In October of 2013, Pakistan went into the final Test of their two-match series with a realistic chance of becoming the first nation to beat South Africa at home in seven years. Misbah-ul-Haq won the toss and predictably decided to bat. In less than three hours Pakistan had been bowled out for just 99. Imran Tahir had run through their lower order, finishing with 5 for 32. Almost as if to prove that there were no demons in the pitch, South Africa then responded with the then highest score ever in Dubai. A score that wouldn’t be surpassed till Azhar Ali scored a triple hundred.
Two years later Pakistan hosted England. The final day of the first Test started with England still trundling along in their first innings, just 46 runs ahead of Pakistan’s first innings score. By the end of the day they would be ruing bad light, falling just 25 short of a win after Adil Rashid had run through the Pakistani lower order, finishing with 5 for 64.
It’s fair to say they were warned.
Since Pakistan moved to the Emirates in 2010 they’ve made their name on their ability to play spin. Over these six years touring spinners have fared worse (in terms of average) only in Australia, England and New Zealand – none of which have been particularly famous for assisting spin. And only in Australia of those three countries have touring spinners gone at a higher rate. Pakistan’s reputation, it would seem, is well earned.
And yet, every now and then, they revert to their old selves, as if to remind everyone that the appearance may change, but the soul always remains.
Half an hour before the end of the second session at Dubai on Day 4, it appeared as if even such a scenario couldn’t create much problems for Pakistan. But complacency has never been the key to success in Test cricket.
For the second time in three days Devendra Bishoo appeared at a press conference, his mood barely different from 48 hours earlier. The soft-spoken Guyanese still looked as calm as ever, a hint of a smile the only thing reflecting that he had just finished with the best figures by a non-Asian spinner in Asia: 8 for 49 and a remarkable, famous victory within reach. His words, though, were far more expressive.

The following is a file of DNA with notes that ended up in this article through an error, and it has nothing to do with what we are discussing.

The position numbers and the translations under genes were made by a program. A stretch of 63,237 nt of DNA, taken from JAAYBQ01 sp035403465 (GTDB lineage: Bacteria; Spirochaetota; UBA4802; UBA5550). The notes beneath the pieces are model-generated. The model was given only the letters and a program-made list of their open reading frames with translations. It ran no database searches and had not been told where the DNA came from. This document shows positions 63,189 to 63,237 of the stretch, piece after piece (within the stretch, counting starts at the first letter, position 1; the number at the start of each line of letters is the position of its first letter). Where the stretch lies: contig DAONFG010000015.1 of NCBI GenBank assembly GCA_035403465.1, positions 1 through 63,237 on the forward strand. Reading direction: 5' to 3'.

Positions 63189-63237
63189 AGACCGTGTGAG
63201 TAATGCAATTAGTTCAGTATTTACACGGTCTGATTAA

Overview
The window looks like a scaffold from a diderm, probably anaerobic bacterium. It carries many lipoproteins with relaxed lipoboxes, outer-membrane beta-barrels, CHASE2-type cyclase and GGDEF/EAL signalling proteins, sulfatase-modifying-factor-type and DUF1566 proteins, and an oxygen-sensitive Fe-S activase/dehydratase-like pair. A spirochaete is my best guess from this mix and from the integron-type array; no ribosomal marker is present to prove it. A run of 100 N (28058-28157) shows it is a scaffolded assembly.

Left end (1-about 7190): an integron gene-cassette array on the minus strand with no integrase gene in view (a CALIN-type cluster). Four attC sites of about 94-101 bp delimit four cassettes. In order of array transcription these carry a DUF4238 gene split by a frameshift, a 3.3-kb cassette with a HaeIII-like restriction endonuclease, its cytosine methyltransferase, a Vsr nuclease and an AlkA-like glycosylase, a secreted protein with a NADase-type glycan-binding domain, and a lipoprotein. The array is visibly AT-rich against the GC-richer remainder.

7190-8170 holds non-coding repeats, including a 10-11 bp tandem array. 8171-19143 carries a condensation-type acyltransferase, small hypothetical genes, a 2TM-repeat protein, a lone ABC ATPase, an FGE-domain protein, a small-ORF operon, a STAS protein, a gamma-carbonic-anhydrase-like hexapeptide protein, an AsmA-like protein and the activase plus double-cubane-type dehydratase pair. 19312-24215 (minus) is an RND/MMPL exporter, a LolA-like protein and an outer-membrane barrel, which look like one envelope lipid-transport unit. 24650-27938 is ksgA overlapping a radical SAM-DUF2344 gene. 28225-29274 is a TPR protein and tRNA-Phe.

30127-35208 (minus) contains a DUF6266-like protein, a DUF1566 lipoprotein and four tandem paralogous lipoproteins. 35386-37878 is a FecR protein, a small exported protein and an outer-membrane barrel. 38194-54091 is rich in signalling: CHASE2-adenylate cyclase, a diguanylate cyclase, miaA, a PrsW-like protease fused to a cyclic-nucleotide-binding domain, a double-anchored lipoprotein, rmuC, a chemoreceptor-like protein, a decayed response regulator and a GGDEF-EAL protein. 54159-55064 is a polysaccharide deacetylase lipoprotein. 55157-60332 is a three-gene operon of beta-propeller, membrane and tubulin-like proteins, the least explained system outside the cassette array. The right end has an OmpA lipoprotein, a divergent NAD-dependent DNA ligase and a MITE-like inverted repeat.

“I’m delighted right now”, he said. “I’m so happy. I don’t have the words to explain that, I’m really, really happy. More happy of the position we put ourselves in the Test match, so that we could win the Test match.”
He intimated how he had changed his line from the first innings, where he had often bowled with a 6-3 off-side field and at “fourth or fifth stump” as per him, although it appeared wider from afar. He had decided to attack the stumps, a tactic far too rarely used by opposition spinners here for fear of being taken apart. But just like Imran Tahir three years ago (each of his five wickets that day in Dubai were bowled or LBW) Bishoo gave Pakistan a taste of their own medicine. He bowled wicket to wicket, varied his speed, and let the deteriorating pitch do the rest. Mickey Arthur later said that the pitch had started turning a day too late for his liking, echoing the words that Misbah used the day after Rashid did his thing against Pakistan.
And yet for the leggie this was as special an occasion as any. When informed later in the day that he now owned a better best bowling figures than the likes of Courtney Walsh, Malcolm Marshall and Michael Holding, he was left speechless. Two days ago he had been defending the pink ball and its use for spinners, now he had shown what a spinner could do with it. Five-and-a-half years on from his debut against the same opposition, a period defined by a stop-start career and his inability to combine all his obvious gifts into a complete package he had shown that for one evening in the Emirates, when the stars aligned, what he could do.
Of course, Pakistan played a role in their own demise. They lost their final six wickets for just eleven runs in 26 balls, five of them falling to Bishoo. They went from trying to accelerate to get closer to their target of scoring at least 180 in the second innings and declaring, to finding themselves struggling to get to 150. It was a collapse of epic proportions.
The Pakistan coach, Mickey Arthur, of course, blamed his own team for their demise.”I thought Bishoo bowled really well, I don’t want to take anything away from that, but I think we gave him eight soft wickets. We were cutting against the spin, some lazy shots, so that’s something we have to speak hard about. That’s not how we want to play the game. We have worked so hard to get ahead in the game. But in one session we lost 6-11 and that put the West Indies back, or gave them a sniff. We want to be better than that. We want to be the team that closes the opposition when we get the opportunity.”
And yet for all of Bishoo’s heroics and the continued form of Darren Bravo, a West Indian victory still seems far away. Scoring over 250 against Pakistan on a Day 5 wicket in Dubai will need something special. But special performances aren’t something that this match has lacked. Twenty four hours on from everyone wondering about the state of the pitch, a draw is the least likely result. Last night Wahab Riaz said that cricket is a funny old game. Oh how right he was.